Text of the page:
Analyst and researcher with experience as a Program Director with the NATO Association of Canada, a United Nations consultant in Rwanda, and National Security reporter with iPolitics.ca.
I’m an analyst and researcher with national and international experience. I’ve worked in Rwanda with the United Nations Population Fund (UNFPA) Country Office, contributing to research, policy briefing and communications. In 2018-2019 I was a Program Director for the NATO Association of Canada, which took me across Canada and to NATO allied countries via conferences and academic opportunities. In both roles I focused on gender equality, women in peace and security, and international institutions, with my academic and editorial writing reflecting this.
My work with the United Nations was brief but rewarding, as my first full time role abroad. I’m grateful to have contributed to advocacy and policy papers on access to abortion, limitations on contraceptives for teenagers, the barriers faced by teen mothers, and the impacts of high fertility on low income populations. I filled a gap in the Communications department given my history in journalism during a long hiring period, reassessing their unit’s assets and protocols for improvements. As one of the few English first language staff in the country office, I was a valuable addition to projects across every unit and gained invaluable experience from being included and relied on in more meaningful ways than no context translation.
With the NATO Association of Canada, I was tasked to explore the Alliance at 70 years. Programming went beyond the same tired topics and usual suspects to address gender security, climate change, refugees and migration, civilian-military relationships and much more. As the Association’s primary contact in Ottawa, the larger part of my role was to build and sustain relationships with diplomats and ambassadors, politicians and bureaucrats including those at the Department of National Defence and Global Affairs, and civil society counterparts. I travelled often, including to Berlin, Paris, Montreal and Toronto in this capacity, working to grow our association as well as our youth counterpart and partners as leaders in our respective networks.
As a parliamentary reporter, I focused heavily on National Security as well as contributing to the newsoom’s broad political coverage. I’ve had bylines in Open Canada, the National Post, the Telegraph Journal, the Chronicle Herald, and Vice, among others. I’ve done hits for tv and radio, for CTV and CBC – you learn to tell stories on every medium in this modern day journalism.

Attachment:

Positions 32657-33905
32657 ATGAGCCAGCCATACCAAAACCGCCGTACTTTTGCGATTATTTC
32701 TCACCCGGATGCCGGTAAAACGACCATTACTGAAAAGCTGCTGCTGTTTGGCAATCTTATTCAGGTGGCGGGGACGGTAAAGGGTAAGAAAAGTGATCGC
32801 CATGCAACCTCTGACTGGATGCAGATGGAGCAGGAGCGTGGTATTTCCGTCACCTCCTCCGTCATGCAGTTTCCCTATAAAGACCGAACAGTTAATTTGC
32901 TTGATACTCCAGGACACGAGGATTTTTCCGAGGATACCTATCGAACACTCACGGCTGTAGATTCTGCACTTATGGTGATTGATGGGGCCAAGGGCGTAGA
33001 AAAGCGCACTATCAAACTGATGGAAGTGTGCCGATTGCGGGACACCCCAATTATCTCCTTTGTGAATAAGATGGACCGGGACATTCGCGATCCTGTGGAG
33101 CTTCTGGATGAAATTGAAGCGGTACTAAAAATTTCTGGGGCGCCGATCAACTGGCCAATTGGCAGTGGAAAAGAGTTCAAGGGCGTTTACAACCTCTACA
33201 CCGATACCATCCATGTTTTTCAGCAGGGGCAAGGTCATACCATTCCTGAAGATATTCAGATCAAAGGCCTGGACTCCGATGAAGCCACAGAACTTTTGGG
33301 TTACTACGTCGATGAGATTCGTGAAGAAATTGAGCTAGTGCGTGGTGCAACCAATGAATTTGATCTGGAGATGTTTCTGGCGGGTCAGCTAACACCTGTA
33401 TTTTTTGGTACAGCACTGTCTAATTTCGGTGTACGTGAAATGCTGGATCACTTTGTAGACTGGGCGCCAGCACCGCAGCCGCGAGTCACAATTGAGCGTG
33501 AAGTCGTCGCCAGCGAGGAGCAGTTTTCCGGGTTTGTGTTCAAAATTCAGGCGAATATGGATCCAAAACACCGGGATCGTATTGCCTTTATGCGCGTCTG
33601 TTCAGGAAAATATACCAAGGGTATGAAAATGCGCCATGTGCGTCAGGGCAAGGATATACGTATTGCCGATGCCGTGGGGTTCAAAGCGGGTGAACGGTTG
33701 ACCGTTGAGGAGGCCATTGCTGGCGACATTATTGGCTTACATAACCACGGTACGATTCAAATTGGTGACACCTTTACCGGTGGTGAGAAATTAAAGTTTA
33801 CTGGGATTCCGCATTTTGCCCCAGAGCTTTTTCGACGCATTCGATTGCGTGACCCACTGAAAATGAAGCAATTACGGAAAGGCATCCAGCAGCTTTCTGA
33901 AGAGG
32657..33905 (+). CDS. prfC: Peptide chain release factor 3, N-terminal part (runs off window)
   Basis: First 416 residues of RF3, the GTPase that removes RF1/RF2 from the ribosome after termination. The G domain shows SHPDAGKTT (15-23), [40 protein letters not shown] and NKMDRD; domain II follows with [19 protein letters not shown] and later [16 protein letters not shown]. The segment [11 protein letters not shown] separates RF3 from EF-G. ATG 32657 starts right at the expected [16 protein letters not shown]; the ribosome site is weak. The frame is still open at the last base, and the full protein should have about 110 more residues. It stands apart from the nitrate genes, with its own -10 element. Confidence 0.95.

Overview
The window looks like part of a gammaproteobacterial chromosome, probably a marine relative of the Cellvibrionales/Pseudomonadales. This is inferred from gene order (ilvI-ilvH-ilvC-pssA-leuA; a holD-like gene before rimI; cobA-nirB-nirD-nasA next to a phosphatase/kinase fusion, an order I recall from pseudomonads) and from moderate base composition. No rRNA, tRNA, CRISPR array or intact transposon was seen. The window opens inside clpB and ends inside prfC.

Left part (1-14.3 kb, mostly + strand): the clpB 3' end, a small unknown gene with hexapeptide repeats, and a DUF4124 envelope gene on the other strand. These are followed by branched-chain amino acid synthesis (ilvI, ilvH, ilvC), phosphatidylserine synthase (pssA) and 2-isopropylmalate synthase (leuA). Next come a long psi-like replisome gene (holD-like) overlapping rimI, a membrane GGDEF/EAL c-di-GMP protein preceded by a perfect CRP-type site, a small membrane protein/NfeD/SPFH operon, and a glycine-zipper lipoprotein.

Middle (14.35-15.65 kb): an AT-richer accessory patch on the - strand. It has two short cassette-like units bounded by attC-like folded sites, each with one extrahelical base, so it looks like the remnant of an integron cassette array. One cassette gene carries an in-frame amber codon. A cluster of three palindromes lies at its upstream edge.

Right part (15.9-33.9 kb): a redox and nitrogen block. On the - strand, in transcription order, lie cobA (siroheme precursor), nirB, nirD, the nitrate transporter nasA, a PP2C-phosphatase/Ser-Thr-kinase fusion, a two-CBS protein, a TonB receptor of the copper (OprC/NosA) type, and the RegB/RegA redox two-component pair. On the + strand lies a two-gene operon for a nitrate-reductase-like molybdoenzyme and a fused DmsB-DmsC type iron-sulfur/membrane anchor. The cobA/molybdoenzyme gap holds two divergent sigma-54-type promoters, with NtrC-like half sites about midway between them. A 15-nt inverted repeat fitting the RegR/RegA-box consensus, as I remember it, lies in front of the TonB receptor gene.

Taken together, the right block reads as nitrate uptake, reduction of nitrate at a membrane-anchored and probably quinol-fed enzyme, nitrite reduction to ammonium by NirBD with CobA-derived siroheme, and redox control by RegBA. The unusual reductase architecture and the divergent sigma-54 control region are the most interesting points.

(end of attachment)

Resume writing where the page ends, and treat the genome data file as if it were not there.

I’ve had academic essays shared and presented at several conferences around the world and have hosted and spoken at events, workshops and seminars. My career has been a practicum in international relations and diplomacy and I am very grateful to have met so many generous and kind people throughout.
I graduated from the University of King’s College and Dalhousie University with double honours in Journalism and Political Science, respectively. I had been accepted to study my master’s in 2020-2021 with King’s College London but deferred as a precaution during the pandemic.
I’m a proud member, supporter and sometimes volunteer in several organizations: the Women Peace and Security Network; Women in International Security – Canada; the Canadian International Council; Oxfam Canada, and TSAS, the Canadian Network for Research on Terrorism, Security and Society (to name a few).
I am English native with French (intermediate) and German (not even novice yet).
What you won’t see on the resume
Lockdown has meant a lot of things to a lot of people, almost all of it bad. Lives have been entirely uprooted and that’s if you’re lucky. I have my health and a home to be safe in but my graduate school plans have been deferred. I get contract work here or there but it’s not consistent enough to warrant a line in the resume. Adapting has been hard and planning for a future admist this global downtime is double difficult with so many of the traditional ‘gap year’ options out of the picture.
So what’s missing from the resume? I’ve been volunteering more with one of my favorite organizations the Women, Peace and Security Network – Canada while simultaneously working to design a similarly structured organization focused more specifically on Canada’s feminist foreign policy and the young women who will be expected to make it a reality now at the whitepaper stage and going forward as it becomes a reality – more on this soon, I hope.
I’ve been working with small businesses, individuals and NGO’s with small budgets to get foundational research underway as they are adapting to this new reality we all face. I won’t be listing them on my resume out of respect to their needs for discretion but I knew that going in.
I’m clearly not thinking straight since despite not absolutely needing it I am considering doing the LSAT. My master’s program has a heavy component on international law and I chose that for a reason – whether it’s to improve my advocacy, legislative drafting or come what may, this is an area of policy I am keen to explore more.
Lastly has been my language learning. My French held up while I was working in Rwanda but it needs more TLC in a professional setting to be considered fluent again and yet I’m trying now anyways. My struggle has been with the ever elusive third language and that’s entirely my own fault – I start one and then change to another when I become fascinated with it, so I now have the beginnings of German and Italian slowly accumulating in the back of my mind (Spanish has been trying to break in too but I’ve been holding strong).